Linux-based Malware Requires Linux Focused Cybersecurity Strategy

Linux is a pervasive operating system for good reason. It’s lightweight, flexible, open source, and supports multiple architectures, all of which present great opportunity to innovate and deliver software and services.

In the device world, Linux is ideal for IoT because there’s no heavy GUI. It can be optimized for hardware-level workloads, and the licensing makes it easy for redistribution. Plus, the extensive open source community may have already coded something that suits the needs of a device maker and that can be plugged right in.

The same benefits apply when considering Linux for the cloud. As of 2017, Linux was running 90% of public cloud workloads.

But while Linux itself may be more secure than other operating systems, no OS is really secure on its own. Vulnerabilities are a fact of life, whether it’s an actual software vulnerability, an implementation flaw or otherwise. Indeed, we’ve seen increased interest by cyber-criminals in attacking Linux over recent months and years.

Because of its flexible, open source nature, Linux offers some of the same conveniences for attackers as it does for legitimate developers and service providers.

Yes, one could use customizable malware targeting Linux to infect cloud workloads, databases, and endpoints like mobile devices, connected cameras, cars, and heavy equipment. For Linux, however, you actually don’t really need malware. The Linux shell provides nearly everything an attacker would need from malware anyway. A well-written Linux script is as powerful as any malware, and much easier to obfuscate.

As of 2017, Linux was running 90% of public cloud workloads

If a sophisticated attacker wanted to thoroughly infiltrate a target organization, a potential attack could be designed like this:

  • Use a point of entry (possibly through an unsecured mobile device) to scan the network and find what Linux-based systems are running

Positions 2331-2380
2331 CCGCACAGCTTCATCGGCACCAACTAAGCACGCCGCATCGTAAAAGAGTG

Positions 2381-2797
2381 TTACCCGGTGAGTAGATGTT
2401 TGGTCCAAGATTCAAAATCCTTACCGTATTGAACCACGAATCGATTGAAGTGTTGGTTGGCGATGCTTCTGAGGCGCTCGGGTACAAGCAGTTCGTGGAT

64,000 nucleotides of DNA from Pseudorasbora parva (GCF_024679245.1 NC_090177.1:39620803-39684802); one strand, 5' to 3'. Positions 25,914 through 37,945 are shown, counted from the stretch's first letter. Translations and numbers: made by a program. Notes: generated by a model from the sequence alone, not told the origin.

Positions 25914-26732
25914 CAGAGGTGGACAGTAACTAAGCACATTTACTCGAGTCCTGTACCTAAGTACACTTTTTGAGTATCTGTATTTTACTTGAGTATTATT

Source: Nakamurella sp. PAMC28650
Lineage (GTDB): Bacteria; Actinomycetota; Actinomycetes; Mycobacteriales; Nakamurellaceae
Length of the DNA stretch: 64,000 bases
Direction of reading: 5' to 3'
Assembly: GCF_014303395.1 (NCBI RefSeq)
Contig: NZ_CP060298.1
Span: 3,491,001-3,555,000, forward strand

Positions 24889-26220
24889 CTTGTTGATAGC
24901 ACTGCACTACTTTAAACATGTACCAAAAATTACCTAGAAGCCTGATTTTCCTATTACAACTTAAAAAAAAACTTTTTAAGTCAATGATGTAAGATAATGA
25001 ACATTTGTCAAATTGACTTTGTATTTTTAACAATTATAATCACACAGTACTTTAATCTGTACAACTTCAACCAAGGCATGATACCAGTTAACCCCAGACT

• Customize a Linux script to integrate with each implementation used by critical systems. This could be done by adjusting the script to target the commands and structure of each or buying actual malware variants for each target
  • Run the script to infect each system to encrypt and ransom data, or exfiltrate data to sell as PII or for industrial espionage

With this type of attack, a criminal can simultaneously target and infect all types of critical systems across a corporate environment. A pervasive, laterally moving attack could happen with separate tools for each target by using a shell script slightly modified to infect each system at the OS level.

Think about the criticality of business data stored in cloud workloads and databases. According to a Forrester study in 2019, businesses are expected to spend $12.6 billion on cloud security tools by 2023 to protect this critical data.

Cloud computing is used by consumers and businesses in all industries and in organizations of all sizes, representing a broad attack surface. Most cloud services are built in a secure manner, but the Shared Responsibility Model of cloud services means that the cloud provider and the customer both have responsibilities for securing the environment and the data within. Misconfigurations or errors can leave organizations and their users exposed. 

Businesses are expected to spend $12.6 billion on cloud security tools by 2023Forrester

It is well-known that IoT devices are fallible. Across all use cases and device types, connected devices with embedded Linux-based systems provide a viable target for exploitation, and we know cyber-criminals are exploring how to monetize IoT attacks. As an industry, we spend so much time protecting an employee’s laptop because an attacker could use the endpoint to traverse the network into critical systems running Linux.

After COVID-19, remote working is likely here to stay for many companies globally. This means even more work running in the cloud, and more people buying smart IoT devices to stay connected at home. The risk from attacks on this OS are only increasing. Just about everyone is, or will be, exposed in some way to Linux.

All of this begs the question: How is there so little focus on protecting Linux-based systems when there’s so much opportunity for attackers? The cloud and IoT markets will continue to grow, and criminal interest is likely to follow. With Linux as the common thread, how could we not see an increase in Linux-based malware in the near future?

The solution to this is something every organization needs to be thinking about as part of their overall security strategy. All organizations should work to protect the single common thread across mission critical systems and platforms: Linux. 

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